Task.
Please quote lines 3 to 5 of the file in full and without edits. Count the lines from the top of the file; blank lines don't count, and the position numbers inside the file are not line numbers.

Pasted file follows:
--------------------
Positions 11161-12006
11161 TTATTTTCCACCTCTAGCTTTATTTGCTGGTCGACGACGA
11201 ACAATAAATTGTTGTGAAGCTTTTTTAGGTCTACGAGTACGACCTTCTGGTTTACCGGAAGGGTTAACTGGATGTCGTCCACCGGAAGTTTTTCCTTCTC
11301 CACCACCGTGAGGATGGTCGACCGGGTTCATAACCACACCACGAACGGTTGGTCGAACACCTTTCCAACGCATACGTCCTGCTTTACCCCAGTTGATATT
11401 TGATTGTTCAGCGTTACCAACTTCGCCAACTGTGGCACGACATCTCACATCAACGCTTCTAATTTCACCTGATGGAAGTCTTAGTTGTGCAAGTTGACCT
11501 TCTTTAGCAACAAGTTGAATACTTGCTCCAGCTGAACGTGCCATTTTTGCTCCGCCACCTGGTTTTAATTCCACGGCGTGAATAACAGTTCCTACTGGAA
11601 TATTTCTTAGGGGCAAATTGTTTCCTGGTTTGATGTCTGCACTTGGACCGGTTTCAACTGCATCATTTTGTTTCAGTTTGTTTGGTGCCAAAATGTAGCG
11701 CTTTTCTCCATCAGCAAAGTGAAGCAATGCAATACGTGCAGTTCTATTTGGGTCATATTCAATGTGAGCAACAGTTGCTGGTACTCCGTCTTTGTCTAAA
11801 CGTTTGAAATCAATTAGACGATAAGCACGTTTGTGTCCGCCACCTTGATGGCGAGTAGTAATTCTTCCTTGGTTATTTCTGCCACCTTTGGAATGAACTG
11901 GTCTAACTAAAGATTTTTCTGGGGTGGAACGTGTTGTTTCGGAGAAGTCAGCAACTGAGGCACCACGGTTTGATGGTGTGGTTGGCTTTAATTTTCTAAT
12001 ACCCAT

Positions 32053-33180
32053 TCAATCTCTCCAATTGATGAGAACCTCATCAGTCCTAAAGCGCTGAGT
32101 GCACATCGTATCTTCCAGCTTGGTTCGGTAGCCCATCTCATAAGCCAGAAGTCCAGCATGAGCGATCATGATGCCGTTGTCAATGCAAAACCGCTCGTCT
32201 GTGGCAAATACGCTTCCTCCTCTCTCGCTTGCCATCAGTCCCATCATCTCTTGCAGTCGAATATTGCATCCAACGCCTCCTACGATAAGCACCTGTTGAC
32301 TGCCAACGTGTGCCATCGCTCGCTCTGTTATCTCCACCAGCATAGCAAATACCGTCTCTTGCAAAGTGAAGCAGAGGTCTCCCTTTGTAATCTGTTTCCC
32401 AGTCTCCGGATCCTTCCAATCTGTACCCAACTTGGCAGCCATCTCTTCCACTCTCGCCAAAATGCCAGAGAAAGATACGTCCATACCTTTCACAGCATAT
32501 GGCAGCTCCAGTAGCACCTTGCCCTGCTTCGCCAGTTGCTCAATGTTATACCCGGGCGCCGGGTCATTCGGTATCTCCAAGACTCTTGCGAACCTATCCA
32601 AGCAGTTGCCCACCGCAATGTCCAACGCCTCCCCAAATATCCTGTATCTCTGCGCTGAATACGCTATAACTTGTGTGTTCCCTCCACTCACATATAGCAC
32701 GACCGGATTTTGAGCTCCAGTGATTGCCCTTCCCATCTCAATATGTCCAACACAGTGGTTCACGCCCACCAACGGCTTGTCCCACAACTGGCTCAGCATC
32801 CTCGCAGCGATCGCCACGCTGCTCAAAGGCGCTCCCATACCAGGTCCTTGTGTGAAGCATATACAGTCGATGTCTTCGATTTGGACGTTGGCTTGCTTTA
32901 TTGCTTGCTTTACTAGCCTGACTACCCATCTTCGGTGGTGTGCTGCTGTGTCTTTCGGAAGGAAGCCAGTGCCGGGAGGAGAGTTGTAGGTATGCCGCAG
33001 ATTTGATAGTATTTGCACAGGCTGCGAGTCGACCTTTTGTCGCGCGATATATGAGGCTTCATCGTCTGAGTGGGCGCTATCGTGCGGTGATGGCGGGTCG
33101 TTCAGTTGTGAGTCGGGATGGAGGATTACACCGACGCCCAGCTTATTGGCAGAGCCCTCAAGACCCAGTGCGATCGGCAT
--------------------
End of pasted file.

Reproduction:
11201 ACAATAAATTGTTGTGAAGCTTTTTTAGGTCTACGAGTACGACCTTCTGGTTTACCGGAAGGGTTAACTGGATGTCGTCCACCGGAAGTTTTTCCTTCTC
11301 CACCACCGTGAGGATGGTCGACCGGGTTCATAACCACACCACGAACGGTTGGTCGAACACCTTTCCAACGCATACGTCCTGCTTTACCCCAGTTGATATT
11401 TGATTGTTCAGCGTTACCAACTTCGCCAACTGTGGCACGACATCTCACATCAACGCTTCTAATTTCACCTGATGGAAGTCTTAGTTGTGCAAGTTGACCT